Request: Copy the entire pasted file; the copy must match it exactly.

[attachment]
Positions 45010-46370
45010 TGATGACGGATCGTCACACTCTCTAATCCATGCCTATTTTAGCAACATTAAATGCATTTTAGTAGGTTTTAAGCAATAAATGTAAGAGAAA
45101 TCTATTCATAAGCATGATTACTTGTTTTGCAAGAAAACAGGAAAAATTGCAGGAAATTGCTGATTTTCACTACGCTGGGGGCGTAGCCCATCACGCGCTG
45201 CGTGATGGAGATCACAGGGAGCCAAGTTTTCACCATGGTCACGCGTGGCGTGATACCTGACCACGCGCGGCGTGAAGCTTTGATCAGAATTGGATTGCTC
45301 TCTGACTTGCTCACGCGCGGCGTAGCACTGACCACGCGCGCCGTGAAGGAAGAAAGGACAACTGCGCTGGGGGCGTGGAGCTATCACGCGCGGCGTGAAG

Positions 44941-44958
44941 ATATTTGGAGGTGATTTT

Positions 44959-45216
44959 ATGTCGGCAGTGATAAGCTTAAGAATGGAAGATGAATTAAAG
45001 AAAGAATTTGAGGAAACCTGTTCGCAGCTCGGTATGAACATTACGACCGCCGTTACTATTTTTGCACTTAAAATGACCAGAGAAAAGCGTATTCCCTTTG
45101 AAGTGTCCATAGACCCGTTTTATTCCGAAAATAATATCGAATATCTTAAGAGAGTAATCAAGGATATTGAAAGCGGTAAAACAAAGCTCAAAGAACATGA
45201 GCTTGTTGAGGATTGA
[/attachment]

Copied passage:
Positions 45010-46370
45010 TGATGACGGATCGTCACACTCTCTAATCCATGCCTATTTTAGCAACATTAAATGCATTTTAGTAGGTTTTAAGCAATAAATGTAAGAGAAA
45101 TCTATTCATAAGCATGATTACTTGTTTTGCAAGAAAACAGGAAAAATTGCAGGAAATTGCTGATTTTCACTACGCTGGGGGCGTAGCCCATCACGCGCTG
45201 CGTGATGGAGATCACAGGGAGCCAAGTTTTCACCATGGTCACGCGTGGCGTGATACCTGACCACGCGCGGCGTGAAGCTTTGATCAGAATTGGATTGCTC
45301 TCTGACTTGCTCACGCGCGGCGTAGCACTGACCACGCGCGCCGTGAAGGAAGAAAGGACAACTGCGCTGGGGGCGTGGAGCTATCACGCGCGGCGTGAAG

Positions 44941-44958
44941 ATATTTGGAGGTGATTTT

Positions 44959-45216
44959 ATGTCGGCAGTGATAAGCTTAAGAATGGAAGATGAATTAAAG
45001 AAAGAATTTGAGGAAACCTGTTCGCAGCTCGGTATGAACATTACGACCGCCGTTACTATTTTTGCACTTAAAATGACCAGAGAAAAGCGTATTCCCTTTG
45101 AAGTGTCCATAGACCCGTTTTATTCCGAAAATAATATCGAATATCTTAAGAGAGTAATCAAGGATATTGAAAGCGGTAAAACAAAGCTCAAAGAACATGA
45201 GCTTGTTGAGGATTGA